Barron’s drew a lot of attention over the weekend for its interview with Ned Davis. (Subscription might be required.) The highly-respected researcher said he anticipates a 20% correction coming in U.S. stocks. But his forecast isn’t as bad as the headline indicated. First, he doesn’t expect a long, deep bear market. He thinks when the drop comes it is likely to be around 20% and last for about 143 market days (based on historic averages). Also, he doesn’t think the decline is imminent but likely to happen sometime in 2014. Finally, Davis believes the decline will set up a great buying opportunity because it will be followed by several years of strong gains. If that’s the outlook, why bother trying to time an exit and entry point?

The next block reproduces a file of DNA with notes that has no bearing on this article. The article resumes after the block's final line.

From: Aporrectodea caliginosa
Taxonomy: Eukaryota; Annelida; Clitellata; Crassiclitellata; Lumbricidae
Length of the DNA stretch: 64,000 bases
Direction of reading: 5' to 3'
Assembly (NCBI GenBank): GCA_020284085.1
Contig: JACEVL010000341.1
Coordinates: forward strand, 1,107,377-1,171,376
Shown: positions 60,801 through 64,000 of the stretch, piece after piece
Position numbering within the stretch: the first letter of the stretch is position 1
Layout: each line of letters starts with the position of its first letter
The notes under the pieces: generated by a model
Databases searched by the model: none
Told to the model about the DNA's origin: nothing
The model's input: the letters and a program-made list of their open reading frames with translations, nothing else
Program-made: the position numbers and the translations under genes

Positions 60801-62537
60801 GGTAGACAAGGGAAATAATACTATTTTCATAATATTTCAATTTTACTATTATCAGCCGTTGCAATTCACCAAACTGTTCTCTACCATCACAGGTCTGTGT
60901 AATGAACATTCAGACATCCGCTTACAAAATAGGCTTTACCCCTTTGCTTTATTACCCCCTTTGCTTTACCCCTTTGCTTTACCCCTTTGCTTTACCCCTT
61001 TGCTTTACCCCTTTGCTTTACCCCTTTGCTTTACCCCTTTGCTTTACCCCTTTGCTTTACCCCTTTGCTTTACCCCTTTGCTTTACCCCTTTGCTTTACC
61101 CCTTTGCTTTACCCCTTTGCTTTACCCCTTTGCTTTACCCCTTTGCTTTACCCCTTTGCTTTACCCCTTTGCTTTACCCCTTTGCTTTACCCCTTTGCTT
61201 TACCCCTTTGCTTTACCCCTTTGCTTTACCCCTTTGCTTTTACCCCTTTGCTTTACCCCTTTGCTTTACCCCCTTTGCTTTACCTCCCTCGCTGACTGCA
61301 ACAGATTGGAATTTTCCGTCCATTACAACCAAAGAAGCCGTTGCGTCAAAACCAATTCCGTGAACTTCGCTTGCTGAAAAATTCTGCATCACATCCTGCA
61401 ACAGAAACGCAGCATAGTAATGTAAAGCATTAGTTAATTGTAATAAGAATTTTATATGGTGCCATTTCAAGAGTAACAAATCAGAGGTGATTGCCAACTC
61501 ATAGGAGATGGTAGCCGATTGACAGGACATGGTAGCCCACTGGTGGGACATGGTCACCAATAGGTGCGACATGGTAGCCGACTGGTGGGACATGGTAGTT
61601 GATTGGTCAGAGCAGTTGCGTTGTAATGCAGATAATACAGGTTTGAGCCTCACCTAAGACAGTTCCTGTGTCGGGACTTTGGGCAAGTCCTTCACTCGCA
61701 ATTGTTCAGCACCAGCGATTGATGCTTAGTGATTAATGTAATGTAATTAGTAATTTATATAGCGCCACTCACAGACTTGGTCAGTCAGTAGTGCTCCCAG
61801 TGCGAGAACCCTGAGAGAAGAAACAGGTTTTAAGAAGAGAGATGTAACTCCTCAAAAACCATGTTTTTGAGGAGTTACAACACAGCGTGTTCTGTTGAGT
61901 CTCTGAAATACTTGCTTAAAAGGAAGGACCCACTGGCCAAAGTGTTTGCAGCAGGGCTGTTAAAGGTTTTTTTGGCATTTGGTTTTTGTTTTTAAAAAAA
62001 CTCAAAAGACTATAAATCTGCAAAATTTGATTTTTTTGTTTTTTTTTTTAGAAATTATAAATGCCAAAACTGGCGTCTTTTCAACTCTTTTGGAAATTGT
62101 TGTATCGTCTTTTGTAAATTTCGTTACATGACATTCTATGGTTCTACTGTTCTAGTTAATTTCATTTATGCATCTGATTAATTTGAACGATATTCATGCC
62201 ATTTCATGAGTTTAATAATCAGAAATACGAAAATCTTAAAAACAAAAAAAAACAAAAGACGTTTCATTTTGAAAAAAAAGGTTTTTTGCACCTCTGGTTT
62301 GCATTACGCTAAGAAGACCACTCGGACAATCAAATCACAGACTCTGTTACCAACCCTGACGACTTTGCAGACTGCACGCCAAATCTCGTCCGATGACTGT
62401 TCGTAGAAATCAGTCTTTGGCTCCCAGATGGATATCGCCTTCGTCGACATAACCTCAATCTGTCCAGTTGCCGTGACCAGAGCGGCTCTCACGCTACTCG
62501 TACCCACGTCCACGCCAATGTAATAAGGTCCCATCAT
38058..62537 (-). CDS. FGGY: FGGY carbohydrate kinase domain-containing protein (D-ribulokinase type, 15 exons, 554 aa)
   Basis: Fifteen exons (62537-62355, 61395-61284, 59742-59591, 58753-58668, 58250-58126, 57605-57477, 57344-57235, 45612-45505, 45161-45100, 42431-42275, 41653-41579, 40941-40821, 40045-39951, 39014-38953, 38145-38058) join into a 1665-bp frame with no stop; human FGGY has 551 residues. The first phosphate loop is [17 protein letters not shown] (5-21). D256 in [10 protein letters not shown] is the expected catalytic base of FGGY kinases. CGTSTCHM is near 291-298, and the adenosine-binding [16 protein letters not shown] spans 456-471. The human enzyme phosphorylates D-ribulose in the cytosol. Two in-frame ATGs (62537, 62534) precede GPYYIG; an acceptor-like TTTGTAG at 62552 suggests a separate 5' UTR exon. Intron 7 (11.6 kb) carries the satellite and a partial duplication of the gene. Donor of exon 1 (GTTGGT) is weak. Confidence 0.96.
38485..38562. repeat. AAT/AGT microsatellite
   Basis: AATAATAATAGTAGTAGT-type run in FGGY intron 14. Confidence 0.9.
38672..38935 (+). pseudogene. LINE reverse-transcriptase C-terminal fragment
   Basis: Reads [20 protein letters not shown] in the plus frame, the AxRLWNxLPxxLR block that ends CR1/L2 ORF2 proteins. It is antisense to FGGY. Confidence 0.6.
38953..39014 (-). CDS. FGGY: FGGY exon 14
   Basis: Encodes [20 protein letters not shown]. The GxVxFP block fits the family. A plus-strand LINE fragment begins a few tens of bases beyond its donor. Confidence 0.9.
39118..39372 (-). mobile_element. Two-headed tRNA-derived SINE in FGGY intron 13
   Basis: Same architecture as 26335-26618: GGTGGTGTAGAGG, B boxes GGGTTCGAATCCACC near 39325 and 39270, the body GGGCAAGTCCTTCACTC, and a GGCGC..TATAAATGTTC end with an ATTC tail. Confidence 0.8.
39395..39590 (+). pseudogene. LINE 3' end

This is an interesting period. Interest rates are zero, so stocks look good, relative to other assets. But on an absolute basis, they’re not really so cheap. In 2007, some people said, yeah, stocks may be a little overvalued, but not relative to houses. Houses are way overvalued, so money will flow from houses to stocks. But stocks went down more than houses. Relative valuation is tricky. I trust absolute valuation more, and I’m hoping that, if we get a decline next year, it will make absolute values look better, while relative values will stay good. That would set up the buying opportunity we’re looking for. If the Fed does taper its bond-buying next year and rates go up, say, to 3.25% or 3.5% on 10-year notes, that may be enough tightening to create the correction we see coming. A lot of value players, even Warren Buffett, say they’re not seeing a lot of great values. Those are absolute values they’re talking about, and that’s a problem a correction would solve.